#12

I bought a vaporizer and oxcilic acid from Brushy Mountain bee farm online. It’s easy and they supply great directions. I used my riding lawnmower as a power source. All other item I listed are from this supplier


#13

Sounds like a good plan and this forum has incredible people sharing knowledge and they have taught me bunches.


#14

Hello @Martha! and all. I am becoming discouraged with this system. I received bees late this year due to the weather also, 2nd week of May. I have two deep brood boxes. When they filled out in July, I added my flow supers. I just checked today and those supers are empty. There are many bees working and moving around on them, but zero honey production in the supers. We’ve had an extremely hot and dry summer here, but I still do not understand why they haven’t produced any honey in the supers.

-Any insight here? I’m seriously about to call it quits. This is my second year of attempting, last year I lost bees due to the extreme, unusual winter here (several ppl did in this area). I attend a local bee association, which is mostly elderly people and they all use the old fashioned system. I’m kind of out here on my own with this flow hive.

-Thanks in advance.


#15

I put the Flow super on an established (2 deeps of brood) hive here in California in late March. We have also had an extremely hot, dry summer. I have had no honey this year at all. I have taken none from the bees, and they will probably need feeding over winter. It is not the fault of the Flow system. Our weather has caused the problem. Traditional beekeepers in my region have the same problem.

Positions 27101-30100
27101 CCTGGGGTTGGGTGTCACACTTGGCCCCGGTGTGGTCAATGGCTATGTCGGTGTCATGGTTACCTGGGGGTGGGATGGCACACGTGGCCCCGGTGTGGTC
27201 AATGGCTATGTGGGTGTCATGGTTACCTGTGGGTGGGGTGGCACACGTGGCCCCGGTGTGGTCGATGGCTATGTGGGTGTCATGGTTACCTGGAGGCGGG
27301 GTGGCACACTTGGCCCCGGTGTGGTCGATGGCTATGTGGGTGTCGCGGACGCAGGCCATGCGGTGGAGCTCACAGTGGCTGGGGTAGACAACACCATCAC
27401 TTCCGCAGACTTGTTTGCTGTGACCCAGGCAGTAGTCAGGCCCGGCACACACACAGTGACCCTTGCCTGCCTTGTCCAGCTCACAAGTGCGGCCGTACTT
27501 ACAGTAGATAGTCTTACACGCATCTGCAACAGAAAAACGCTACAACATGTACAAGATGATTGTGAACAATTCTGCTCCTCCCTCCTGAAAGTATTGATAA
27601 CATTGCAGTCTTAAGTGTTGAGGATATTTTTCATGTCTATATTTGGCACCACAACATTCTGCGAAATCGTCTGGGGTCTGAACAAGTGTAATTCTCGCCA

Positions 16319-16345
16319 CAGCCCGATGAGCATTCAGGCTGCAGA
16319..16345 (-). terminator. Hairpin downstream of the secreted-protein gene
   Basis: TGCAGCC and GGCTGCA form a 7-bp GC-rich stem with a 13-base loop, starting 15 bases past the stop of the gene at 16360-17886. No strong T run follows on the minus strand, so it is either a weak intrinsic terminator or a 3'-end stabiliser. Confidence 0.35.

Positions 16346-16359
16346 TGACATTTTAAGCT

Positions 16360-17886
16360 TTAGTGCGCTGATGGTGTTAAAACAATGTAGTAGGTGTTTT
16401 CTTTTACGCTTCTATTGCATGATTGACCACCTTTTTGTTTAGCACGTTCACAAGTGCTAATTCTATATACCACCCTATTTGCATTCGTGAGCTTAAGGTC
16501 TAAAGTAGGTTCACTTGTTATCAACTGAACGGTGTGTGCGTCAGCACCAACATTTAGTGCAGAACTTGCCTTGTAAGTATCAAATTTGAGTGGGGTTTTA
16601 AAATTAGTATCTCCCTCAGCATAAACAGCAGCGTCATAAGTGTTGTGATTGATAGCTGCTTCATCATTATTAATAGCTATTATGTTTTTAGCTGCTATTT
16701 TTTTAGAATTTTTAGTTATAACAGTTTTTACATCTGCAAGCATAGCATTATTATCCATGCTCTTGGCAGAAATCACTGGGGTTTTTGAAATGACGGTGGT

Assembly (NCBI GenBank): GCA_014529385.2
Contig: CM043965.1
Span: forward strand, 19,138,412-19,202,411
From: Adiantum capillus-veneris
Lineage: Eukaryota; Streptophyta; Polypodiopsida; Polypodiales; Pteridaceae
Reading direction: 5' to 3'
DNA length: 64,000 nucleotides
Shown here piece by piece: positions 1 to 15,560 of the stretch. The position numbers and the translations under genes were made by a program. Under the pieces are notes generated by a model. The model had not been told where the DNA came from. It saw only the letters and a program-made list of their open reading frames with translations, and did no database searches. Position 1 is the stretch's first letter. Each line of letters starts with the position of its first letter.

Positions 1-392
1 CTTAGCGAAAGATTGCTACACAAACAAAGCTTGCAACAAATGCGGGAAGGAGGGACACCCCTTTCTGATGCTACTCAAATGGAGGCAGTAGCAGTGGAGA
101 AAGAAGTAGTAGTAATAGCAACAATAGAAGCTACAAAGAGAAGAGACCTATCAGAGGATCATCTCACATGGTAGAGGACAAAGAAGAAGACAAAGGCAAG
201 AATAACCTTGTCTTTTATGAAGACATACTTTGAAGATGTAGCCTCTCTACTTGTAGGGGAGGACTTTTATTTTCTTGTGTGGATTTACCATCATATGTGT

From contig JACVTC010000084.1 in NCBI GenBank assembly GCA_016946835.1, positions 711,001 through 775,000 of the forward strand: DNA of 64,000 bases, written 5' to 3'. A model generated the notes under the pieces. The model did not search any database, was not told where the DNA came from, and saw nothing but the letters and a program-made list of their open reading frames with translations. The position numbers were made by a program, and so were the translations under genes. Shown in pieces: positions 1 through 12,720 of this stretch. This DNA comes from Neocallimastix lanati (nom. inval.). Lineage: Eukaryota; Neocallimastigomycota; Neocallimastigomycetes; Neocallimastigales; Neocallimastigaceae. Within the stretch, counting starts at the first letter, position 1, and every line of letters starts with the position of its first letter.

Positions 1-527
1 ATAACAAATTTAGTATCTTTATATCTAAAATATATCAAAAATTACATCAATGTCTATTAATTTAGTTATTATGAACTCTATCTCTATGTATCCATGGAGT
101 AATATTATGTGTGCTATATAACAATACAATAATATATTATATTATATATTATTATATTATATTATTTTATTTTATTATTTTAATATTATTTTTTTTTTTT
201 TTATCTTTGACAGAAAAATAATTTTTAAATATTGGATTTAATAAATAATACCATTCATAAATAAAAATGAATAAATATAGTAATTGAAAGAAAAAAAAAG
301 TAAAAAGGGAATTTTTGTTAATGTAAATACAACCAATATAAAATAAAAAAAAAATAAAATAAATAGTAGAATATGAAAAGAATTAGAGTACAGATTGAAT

Plants need lots of water (rain) to produce nectar. If there is too little rain, they don’t make nectar, but they still make flowers. They have to make flowers to reproduce (pollen), but the nectar is just to entice extra pollination. When it gets very hot and dry, the nectar gatherers get fooled into pollinating, but don’t get any reward.

Don’t get discouraged. Nurture your bees over winter, and put the supers on when the bee numbers really build up next spring. Honey is not on tap like beer or water. We have to consider ourselves lucky when the bees have some to spare. If you want a reliable honey supply, you need to consider migrating your hives to areas of high flow, like orchards. However, that is a totally different type of beekeeping, and I would not put an expensive Flow hive in that kind of environment.

I think you are discovering the true nature of beekeeping. Patience is key. I wish you better luck next season. :wink:


#16

Just to give you an idea, here is a weight chart of my best hive for the last 6 months. You will see that it has been losing weight since the end of May. Our last decent amount of rain was in March or April. When the hive gets down to about 35 kg, I will have to feed, based on previous experience. :blush:


#17

thanks for your info


#18

my supers are empty right now but my hives are storing tons of pollen and honey in the brood boxes and they are hanging out in the flow super. Don’t give up! it took me a year and a half to get a feel for it. Intellect and nature are not working on the same time frame as I gave it. I just moved forward with the help from the forum and time, experience started to show results. It’s about the bees in the long run, honey in the spring and overwintering for another action packed season of beekeeping. :smiley: Have a great day! Don’t give up 5 minutes before the miracle. :smiley: